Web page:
Bulgaria detains hundreds of migrants for illegal entry

Prime minister Boiko Borisov urges EU to change border policies after Paris attacks

Bulgaria has detained hundreds of people for entering the country illegally, it said on Sunday, while prime minister Boiko Borisov called on the EU to reconsider its policy on migrants after the Paris killings.

Bulgaria’s security forces have detained 315 people for entering the country illegally and held another 11 over alleged people trafficking, the Bulgarian interior ministry said on Sunday.

The Bulgarian government tightened its border controls on Saturday after the Paris attacks.

However, the latest detentions were made under controls introduced to try to limit Europe’s biggest influx of migrants and refugees since the second World War.


"This is the new September 11th for Europe, " Mr Borisov said of the Paris killings, adding that European Union countries should reconsider their border policies.

“Every cinema hall, every confectionery shop is a possible target. I hope that there will be a new policy in Europe,” he said.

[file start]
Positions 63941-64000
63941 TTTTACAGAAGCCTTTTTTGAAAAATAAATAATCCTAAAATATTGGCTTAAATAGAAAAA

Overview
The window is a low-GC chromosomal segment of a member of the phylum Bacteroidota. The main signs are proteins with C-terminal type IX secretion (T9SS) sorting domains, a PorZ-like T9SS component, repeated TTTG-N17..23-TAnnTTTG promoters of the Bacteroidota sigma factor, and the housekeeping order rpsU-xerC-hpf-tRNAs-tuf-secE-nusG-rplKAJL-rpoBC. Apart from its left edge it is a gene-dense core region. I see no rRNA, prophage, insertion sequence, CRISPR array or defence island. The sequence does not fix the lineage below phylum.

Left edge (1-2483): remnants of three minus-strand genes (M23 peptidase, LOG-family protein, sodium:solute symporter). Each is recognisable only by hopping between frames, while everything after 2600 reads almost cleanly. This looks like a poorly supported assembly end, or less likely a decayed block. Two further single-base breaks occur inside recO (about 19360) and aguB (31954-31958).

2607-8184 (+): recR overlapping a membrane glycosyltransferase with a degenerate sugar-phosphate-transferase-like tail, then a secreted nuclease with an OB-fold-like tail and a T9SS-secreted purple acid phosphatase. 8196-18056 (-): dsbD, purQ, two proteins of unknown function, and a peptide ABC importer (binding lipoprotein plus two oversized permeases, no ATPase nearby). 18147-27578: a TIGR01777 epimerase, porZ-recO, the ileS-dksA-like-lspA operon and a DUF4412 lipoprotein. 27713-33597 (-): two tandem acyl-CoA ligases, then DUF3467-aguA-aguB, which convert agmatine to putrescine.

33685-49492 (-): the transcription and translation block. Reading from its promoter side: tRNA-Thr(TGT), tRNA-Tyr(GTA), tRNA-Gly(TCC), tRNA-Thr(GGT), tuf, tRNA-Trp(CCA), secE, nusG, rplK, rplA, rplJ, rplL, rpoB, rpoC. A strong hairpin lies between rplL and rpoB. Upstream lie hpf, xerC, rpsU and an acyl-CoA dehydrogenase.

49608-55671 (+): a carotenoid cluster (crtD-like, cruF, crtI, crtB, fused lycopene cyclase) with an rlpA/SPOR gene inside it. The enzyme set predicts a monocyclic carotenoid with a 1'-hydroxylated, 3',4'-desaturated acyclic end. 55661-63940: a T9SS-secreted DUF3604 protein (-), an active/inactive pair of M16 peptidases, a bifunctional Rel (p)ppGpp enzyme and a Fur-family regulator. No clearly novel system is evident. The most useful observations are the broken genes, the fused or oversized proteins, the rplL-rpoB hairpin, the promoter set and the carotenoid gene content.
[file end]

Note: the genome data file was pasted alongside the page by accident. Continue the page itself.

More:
The interior ministry has yet to decide whether the latest border detainees should be accommodated at a refugee centre or granted refugee status, its press officer told Reuters.

“Some 315 foreigners were identified as illegally residing in the country and detained, as well as 11 people connected with human trafficking, following an operation by the state security agency (SANS) and police in Sofia and several other cities,” the press officer said.

Border patrols

Bulgaria introduced extra border patrols and put more police on duty after hundreds in Paris were killed or injured in attacks claimed by Islamic State.

The interior ministry also warned travellers that stricter controls will delay the processing of documents at its borders with Turkey, Macedonia and Serbia, as well as at Sofia airport.

The Black Sea state expects about 15,000 refugees by the end of the year.

Last month, an Afghan asylum seeker was fatally wounded by Bulgarian border police when a warning shot ricocheted in what the United Nations said was the first incident of its kind in the current migration crisis.